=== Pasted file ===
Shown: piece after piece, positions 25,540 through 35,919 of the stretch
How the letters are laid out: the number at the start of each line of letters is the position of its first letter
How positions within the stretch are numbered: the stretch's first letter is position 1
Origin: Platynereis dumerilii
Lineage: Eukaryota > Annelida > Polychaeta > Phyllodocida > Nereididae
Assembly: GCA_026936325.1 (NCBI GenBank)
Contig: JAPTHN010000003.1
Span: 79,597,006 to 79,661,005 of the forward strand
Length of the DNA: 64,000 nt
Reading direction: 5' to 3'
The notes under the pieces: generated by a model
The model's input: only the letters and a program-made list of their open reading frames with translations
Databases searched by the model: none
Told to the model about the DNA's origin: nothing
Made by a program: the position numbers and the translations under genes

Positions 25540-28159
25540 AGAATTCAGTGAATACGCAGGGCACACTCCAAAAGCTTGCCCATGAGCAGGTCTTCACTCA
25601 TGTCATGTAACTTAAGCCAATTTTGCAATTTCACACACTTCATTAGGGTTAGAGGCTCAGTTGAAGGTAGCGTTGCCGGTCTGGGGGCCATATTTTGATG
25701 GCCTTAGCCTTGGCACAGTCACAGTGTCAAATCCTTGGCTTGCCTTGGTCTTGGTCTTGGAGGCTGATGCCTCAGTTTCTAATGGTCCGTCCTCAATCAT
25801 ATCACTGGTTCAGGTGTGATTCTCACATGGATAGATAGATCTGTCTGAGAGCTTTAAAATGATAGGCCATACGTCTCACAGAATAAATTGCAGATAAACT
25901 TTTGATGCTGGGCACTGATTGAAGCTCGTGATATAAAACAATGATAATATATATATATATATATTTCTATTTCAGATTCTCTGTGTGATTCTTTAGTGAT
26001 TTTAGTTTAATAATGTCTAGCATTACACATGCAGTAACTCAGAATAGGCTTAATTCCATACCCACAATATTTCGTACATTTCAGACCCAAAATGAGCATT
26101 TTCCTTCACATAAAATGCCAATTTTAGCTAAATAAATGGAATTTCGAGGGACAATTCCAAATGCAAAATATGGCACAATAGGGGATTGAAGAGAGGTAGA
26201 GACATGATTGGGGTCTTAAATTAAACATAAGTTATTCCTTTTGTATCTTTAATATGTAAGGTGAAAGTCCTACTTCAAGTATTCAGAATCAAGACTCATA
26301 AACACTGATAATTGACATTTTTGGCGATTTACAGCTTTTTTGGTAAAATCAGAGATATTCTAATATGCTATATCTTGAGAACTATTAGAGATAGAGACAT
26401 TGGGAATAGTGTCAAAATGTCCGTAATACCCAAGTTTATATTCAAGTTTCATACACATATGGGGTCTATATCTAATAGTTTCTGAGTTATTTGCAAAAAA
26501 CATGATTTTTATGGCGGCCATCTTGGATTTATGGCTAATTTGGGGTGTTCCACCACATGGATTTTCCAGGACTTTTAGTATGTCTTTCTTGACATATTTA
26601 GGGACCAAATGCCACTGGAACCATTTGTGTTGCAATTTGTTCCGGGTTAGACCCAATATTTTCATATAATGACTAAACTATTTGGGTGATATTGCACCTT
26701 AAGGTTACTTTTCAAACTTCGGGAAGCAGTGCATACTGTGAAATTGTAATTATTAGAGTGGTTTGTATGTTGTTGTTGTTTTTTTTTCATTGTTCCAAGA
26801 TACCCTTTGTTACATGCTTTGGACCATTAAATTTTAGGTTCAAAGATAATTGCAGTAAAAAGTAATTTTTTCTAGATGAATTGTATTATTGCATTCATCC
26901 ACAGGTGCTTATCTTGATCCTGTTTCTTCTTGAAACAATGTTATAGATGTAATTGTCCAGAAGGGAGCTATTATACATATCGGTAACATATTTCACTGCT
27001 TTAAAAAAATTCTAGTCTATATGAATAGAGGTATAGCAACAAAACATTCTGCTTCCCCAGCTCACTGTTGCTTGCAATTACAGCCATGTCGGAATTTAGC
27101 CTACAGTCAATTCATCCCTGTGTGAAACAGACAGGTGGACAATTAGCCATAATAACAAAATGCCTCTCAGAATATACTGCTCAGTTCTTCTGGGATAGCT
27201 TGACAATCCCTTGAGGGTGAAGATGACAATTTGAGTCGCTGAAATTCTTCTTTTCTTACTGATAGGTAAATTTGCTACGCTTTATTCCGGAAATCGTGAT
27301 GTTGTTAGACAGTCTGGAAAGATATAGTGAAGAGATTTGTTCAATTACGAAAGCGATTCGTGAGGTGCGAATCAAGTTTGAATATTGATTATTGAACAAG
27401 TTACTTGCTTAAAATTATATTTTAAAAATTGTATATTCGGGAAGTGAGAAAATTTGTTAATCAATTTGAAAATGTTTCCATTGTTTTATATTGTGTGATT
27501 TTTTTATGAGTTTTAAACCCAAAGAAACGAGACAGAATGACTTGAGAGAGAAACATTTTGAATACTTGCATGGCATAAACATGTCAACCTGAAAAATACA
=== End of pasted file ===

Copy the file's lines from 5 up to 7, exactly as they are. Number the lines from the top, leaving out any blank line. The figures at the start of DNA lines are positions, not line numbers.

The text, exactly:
Lineage: Eukaryota > Annelida > Polychaeta > Phyllodocida > Nereididae
Assembly: GCA_026936325.1 (NCBI GenBank)
Contig: JAPTHN010000003.1